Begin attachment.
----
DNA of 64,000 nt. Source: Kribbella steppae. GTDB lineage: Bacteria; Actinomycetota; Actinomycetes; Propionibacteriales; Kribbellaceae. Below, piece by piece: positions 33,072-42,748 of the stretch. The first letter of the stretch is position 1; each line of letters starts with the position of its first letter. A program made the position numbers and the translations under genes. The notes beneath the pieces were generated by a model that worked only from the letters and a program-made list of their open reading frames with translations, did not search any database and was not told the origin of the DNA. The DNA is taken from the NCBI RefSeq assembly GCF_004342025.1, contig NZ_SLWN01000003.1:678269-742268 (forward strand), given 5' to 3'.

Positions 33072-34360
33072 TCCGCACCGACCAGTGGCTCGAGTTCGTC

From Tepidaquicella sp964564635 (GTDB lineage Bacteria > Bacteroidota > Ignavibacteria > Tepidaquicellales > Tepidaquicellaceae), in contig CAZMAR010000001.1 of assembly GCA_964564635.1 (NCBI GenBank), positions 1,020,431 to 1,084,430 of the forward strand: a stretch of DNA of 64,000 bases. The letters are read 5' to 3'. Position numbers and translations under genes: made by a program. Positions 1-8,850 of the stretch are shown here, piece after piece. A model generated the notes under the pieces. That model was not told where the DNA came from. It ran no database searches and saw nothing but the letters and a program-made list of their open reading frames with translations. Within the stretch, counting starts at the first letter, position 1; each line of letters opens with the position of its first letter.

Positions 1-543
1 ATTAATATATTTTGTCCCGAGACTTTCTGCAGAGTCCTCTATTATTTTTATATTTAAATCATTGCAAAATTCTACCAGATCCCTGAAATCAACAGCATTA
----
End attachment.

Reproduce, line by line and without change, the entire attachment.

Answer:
DNA of 64,000 nt. Source: Kribbella steppae. GTDB lineage: Bacteria; Actinomycetota; Actinomycetes; Propionibacteriales; Kribbellaceae. Below, piece by piece: positions 33,072-42,748 of the stretch. The first letter of the stretch is position 1; each line of letters starts with the position of its first letter. A program made the position numbers and the translations under genes. The notes beneath the pieces were generated by a model that worked only from the letters and a program-made list of their open reading frames with translations, did not search any database and was not told the origin of the DNA. The DNA is taken from the NCBI RefSeq assembly GCF_004342025.1, contig NZ_SLWN01000003.1:678269-742268 (forward strand), given 5' to 3'.

Positions 33072-34360
33072 TCCGCACCGACCAGTGGCTCGAGTTCGTC

From Tepidaquicella sp964564635 (GTDB lineage Bacteria > Bacteroidota > Ignavibacteria > Tepidaquicellales > Tepidaquicellaceae), in contig CAZMAR010000001.1 of assembly GCA_964564635.1 (NCBI GenBank), positions 1,020,431 to 1,084,430 of the forward strand: a stretch of DNA of 64,000 bases. The letters are read 5' to 3'. Position numbers and translations under genes: made by a program. Positions 1-8,850 of the stretch are shown here, piece after piece. A model generated the notes under the pieces. That model was not told where the DNA came from. It ran no database searches and saw nothing but the letters and a program-made list of their open reading frames with translations. Within the stretch, counting starts at the first letter, position 1; each line of letters opens with the position of its first letter.

Positions 1-543
1 ATTAATATATTTTGTCCCGAGACTTTCTGCAGAGTCCTCTATTATTTTTATATTTAAATCATTGCAAAATTCTACCAGATCCCTGAAATCAACAGCATTA